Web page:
- Continued viability: Criminal fines and penalties “threatening the continued viability of the organization.” Criminal Division attorneys should consider whether the organization has addressed going concern issues with its outside auditor prior to asserting an inability-to-pay claim. In doing so, Criminal Division attorneys “may find it helpful to consult” the going concern accounting standards. These standards include items to consider such as principal conditions or events that raised substantial doubt about the entity’s ability to continue as a going concern, as well as management’s evaluation of the significance of those conditions or events in relation to the entity’s ability to meet its obligations and their plans that alleviated substantial doubt about the entity’s ability to continue as a going concern.7
- Collateral consequences: Criminal fines and penalties “impairing the organization's ability to make restitution to victims.” Consistent with the principles of the memorandum, “Criminal Division attorneys may, where appropriate, make an adjustment to a proposed criminal fine or monetary penalty based on the existence of a significant adverse collateral consequence that, while severe, may not necessarily threaten the continued viability of the organization. In such cases, the adjustment to the monetary penalty amount should not be more than necessary to avoid causing the severe adverse collateral consequence at issue.” Further examples of the types of collateral consequences include, a) the inability to fund pension obligations, b) the inability to provide capital, maintenance or equipment required by law or regulation, c) causes of layoffs, d) causes of product shortages, or e) causes of significant disruption of competition in a market.
Continued viability considerations
External auditors have an obligation to assess an entity’s future viability in conjunction with standard financial statement audit procedures. Pursuant to ASC 205-40-50-1, “In connection with preparing financial statements for each annual and interim reporting period, an entity’s management shall evaluate whether there are conditions and events, considered in the aggregate, that raise substantial doubts about an entity’s ability to continue as a going concern within one year after the date that the financial statements are issued.”
However, the scope of a financial statement audit does not approach the depth and expertise required when completing the questionnaire. Per AU-C section 570, The Auditor’s Consideration of an Entity’s Ability to Continue as a Going Concern, auditors are required to obtain appropriate audit evidence on management’s use of the going concern basis of accounting, but there are inherent limitations acknowledged on the going concern evaluation, as “the auditor cannot predict such future conditions or events."8
Lastly, according to the memo, organizations should also evaluate that following:
- Current financial condition: As discussed above, this includes identifying an organization’s current assets and liabilities as well as analyzing current and anticipated cash flows against working capital needs, and assessing the underlying causes of any projected shortfalls, including whether owners withdrew capital or engaged in related party activity that lacked economic rationale, both of which would suggest that funds were drained from the business in an inappropriate fashion.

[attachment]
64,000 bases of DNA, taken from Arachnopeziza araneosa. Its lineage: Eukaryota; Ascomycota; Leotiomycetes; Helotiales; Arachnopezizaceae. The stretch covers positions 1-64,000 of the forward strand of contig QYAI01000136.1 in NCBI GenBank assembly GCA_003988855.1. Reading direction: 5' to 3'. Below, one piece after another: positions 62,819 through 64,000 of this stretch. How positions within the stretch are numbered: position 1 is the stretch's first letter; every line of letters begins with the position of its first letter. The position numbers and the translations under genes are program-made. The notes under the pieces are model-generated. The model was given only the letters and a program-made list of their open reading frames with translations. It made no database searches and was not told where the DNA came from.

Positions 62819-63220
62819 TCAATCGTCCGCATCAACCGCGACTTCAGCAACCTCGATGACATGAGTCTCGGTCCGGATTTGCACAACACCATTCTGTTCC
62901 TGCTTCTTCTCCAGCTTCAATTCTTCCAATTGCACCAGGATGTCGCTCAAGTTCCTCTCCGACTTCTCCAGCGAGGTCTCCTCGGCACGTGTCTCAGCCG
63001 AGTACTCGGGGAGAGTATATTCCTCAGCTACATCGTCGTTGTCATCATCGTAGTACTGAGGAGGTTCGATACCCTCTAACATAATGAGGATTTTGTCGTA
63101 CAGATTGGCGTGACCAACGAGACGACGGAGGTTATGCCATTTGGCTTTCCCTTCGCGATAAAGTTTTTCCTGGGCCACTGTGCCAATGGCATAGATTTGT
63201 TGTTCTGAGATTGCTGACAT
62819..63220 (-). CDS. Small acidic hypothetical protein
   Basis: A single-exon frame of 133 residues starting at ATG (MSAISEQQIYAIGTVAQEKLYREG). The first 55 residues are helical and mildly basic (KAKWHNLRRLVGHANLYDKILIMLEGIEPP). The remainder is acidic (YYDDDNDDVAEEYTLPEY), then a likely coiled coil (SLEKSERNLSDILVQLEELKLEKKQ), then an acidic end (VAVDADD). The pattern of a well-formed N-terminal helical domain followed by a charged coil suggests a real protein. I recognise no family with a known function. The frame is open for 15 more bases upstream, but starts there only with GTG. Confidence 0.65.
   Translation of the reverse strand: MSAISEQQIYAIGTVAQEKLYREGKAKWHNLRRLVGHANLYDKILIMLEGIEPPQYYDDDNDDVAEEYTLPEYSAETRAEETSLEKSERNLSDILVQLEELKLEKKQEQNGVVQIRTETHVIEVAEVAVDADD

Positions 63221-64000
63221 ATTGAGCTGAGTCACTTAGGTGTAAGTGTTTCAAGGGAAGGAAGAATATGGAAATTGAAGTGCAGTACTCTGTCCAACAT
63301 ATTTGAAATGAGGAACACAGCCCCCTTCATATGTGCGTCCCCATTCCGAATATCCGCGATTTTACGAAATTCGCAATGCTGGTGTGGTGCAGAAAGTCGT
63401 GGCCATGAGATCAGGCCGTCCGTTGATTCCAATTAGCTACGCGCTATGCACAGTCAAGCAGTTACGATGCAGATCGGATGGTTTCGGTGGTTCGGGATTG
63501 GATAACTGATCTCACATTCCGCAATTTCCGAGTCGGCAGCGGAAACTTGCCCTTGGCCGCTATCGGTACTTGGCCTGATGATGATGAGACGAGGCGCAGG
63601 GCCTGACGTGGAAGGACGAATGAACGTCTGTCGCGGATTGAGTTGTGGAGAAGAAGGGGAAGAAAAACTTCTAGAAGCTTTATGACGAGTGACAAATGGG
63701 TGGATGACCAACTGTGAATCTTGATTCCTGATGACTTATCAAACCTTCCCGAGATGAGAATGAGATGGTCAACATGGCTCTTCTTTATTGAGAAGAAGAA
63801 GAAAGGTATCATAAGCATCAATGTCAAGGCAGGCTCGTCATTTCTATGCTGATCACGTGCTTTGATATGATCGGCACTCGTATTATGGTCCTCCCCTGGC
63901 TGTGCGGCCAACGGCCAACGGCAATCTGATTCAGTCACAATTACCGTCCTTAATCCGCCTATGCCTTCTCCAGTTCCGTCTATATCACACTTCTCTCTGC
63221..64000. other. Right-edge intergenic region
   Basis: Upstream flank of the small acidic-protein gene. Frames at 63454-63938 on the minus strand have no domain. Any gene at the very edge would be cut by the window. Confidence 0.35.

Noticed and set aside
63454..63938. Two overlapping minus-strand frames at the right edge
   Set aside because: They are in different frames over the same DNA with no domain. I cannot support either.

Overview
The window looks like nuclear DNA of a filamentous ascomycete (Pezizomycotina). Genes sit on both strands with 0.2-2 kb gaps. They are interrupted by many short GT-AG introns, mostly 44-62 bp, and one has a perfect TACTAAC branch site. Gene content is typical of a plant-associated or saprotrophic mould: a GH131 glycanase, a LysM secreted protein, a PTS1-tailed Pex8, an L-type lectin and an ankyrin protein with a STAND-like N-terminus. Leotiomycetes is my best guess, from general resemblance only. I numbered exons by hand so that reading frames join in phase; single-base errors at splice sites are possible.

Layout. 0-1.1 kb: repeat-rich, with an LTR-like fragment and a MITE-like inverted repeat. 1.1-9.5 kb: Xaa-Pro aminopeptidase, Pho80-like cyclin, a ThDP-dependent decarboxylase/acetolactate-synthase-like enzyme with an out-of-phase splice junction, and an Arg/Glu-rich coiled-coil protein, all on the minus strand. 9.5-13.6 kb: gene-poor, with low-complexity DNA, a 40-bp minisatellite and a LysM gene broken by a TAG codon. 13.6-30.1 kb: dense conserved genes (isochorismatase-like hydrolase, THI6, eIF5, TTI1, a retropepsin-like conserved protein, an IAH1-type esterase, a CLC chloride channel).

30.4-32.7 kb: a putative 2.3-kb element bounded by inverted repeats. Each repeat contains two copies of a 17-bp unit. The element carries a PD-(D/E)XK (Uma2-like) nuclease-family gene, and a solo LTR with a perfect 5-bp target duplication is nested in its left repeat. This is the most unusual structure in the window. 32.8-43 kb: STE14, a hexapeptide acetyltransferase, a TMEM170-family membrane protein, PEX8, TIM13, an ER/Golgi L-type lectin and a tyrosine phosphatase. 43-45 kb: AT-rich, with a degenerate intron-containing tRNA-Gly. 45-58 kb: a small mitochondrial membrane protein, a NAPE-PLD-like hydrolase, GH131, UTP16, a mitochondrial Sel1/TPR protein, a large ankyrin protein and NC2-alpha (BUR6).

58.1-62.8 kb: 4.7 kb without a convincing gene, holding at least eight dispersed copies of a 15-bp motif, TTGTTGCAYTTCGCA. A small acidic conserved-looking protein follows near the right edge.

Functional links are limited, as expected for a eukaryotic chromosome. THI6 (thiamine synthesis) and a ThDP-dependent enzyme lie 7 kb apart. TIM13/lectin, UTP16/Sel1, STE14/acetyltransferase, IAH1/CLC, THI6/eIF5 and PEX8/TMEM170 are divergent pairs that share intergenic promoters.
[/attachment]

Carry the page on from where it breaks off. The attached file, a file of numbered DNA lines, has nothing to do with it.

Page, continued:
- Victim restitution considerations: This requires an evaluation as to whether the “proposed criminal fine or monetary penalty will impair an organization's ability to make restitution to any victims.”
- Alternative sources of capital: This requires an evaluation of an organization’s ability to raise capital through existing or new credit facilities or via a sale of assets or equity.
The new guidance reflects unprecedented transparency from the government as it relates to ability to pay implications, and signifies “the first time the DOJ has formally recognized that collateral consequences should factor into the fine or penalty determination."9
Organizations attempting to establish their inability to pay a fine should seek assistance from advisors with the requisite experience to evaluate the range of factors that can significantly affect a company’s future performance. Thoughtful discussion and collaboration between an organization’s advisors, the DOJ and the external auditors (while preserving independence) will be necessary in reaching a settlement, which embodies the goal of the memorandum.
1 Assistant Attorney General Brian A. Benczkowski Delivers Remarks at the Global Investigations Review Live New York
2 UNITED STATES SENTENCING COMMISSIONGUIDELINES MANUAL 2018
3 In November 2019, a leading seafood producer filed for bankruptcy, and the CFO cited a $25 million DOJ fine levied in 2017 for price-fixing, as well as millions in legal fees, as the primary cause. The penalty was eventually reduced from the original ruling of $136.2 million after it was determined that such an amount would jeopardize the future viability of the company.
4 U.S. Department of Justice Memo, Evaluating a Business Organization’s Inability to Pay a Criminal Fine or Criminal Monetary Penalty, October 2019.
6 Financial Accounting Standards Board (FASB) in August 2014 regarding ‘Disclosure of Uncertainties about an Entity's Ability to Continue as a Going Concern.’ Accounting Standards Update No. 2014-15, Presentation of Financial Statements—Going Concern (Subtopic 205-40): Disclosure of Uncertainties about an Entity's Ability to Continue as a Going Concern, FASB (Aug. 2014).
7 Presentation of Financial Statements— Going Concern (Subtopic 205-40)
8 The Auditor’s Consideration of an Entity’sAbility to Continue as a Going Concern
9 DOJ’s New Guidance on Inability-to-Pay Claims: A Clearer Path to Imposing Corporate Fines and Penalties